Wild pig (Sus scrofa L.) occupancy patterns in the Brazilian Atlantic forest


  • Carla Grasiele Zanin Hegel Universidade Regional Integrada do Alto Uruguai e das Missões, Departamento de Ciências Biológicas https://orcid.org/0000-0003-1680-0072
  • Luane Reis dos Santos Universidade de Brasília, Departamento de Zoologia
  • Mauro Pichorim Universidade Federal do Rio Grande do Norte, Departamento de Botânica e Zoologia
  • Miguel Ângelo Marini Universidade de Brasília, Departamento de Zoologia


Occupancy modeling, feral pig, wild boar, landscape, Neotropics


Abstract: Despite the great impacts of invasive wild pig (Sus scrofa) to natural ecosystems, habitat use by this species in the neotropics remains poorly studied. Here, we investigated the effects of local habitat and landscape covariates (vegetation types, running watercourses and roads) on occupancy patterns of wild pig in the Atlantic Forest of southern Brazil. We used single season occupancy modeling to estimate detection (p) and occupancy (ψ) probabilities, using 8-day camera-trap monitoring of 100 sampled sites. The cameras detected wild pig in 64 sites (naïve occupancy = 64 %). The four best models explained 72.7 % of the occupancy patterns, and the top model (with "water" variable) had a weight of 28.5 %. Even though none of the tested variables had high explanatory power of wild pig occupancy, the water variable had a negative effect trend (β = -1.124; SE = 0.734), with 59 % of occupancy when water was present and 82 % when it was absent around the sampling sites. Vestiges of the presence of wild pig in different vegetation types revealed that they used plantations of Pinus sp., native forests, and corn and oat crops. The occupation pattern shows that wild pig are generalist at our study site at the Atlantic Forest being found everywhere, raising ecological and economic concerns about the high potential negative effects of its invasion.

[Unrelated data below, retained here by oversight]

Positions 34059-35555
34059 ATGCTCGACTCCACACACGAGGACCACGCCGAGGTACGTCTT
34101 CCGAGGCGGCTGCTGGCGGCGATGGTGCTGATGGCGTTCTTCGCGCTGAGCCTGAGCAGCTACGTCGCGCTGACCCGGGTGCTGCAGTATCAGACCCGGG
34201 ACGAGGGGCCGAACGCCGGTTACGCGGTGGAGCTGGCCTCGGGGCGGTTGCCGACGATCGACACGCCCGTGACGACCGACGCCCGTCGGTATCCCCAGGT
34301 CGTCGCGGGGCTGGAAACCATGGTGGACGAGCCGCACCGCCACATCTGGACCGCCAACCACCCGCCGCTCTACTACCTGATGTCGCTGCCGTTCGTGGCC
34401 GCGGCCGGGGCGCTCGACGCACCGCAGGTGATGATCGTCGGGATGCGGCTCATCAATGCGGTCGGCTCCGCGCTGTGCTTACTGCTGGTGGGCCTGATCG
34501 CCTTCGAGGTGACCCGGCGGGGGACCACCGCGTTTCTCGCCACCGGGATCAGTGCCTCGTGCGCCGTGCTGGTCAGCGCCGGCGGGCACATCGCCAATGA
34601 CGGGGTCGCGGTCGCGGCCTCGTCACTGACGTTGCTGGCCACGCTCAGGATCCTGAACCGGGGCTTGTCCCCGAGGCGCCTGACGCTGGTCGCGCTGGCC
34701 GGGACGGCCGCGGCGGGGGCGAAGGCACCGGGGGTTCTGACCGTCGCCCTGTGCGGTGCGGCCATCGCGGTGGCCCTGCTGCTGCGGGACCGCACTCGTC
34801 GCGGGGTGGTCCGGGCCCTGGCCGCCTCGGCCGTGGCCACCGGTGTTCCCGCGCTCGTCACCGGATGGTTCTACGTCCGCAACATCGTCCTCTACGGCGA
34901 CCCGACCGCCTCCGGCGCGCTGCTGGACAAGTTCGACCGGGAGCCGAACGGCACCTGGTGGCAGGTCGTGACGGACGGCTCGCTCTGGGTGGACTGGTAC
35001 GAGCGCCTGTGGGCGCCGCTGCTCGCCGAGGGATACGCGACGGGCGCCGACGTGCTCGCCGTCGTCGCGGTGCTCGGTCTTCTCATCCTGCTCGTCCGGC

How to Cite

Hegel, C. G. Z., Santos, L. R. dos, Pichorim, M., & Marini, M. Ângelo. (2019). Wild pig (Sus scrofa L.) occupancy patterns in the Brazilian Atlantic forest. Biota Neotropica, 19(4). Retrieved from //www.biotaneotropica.org.br/BN/article/view/1678




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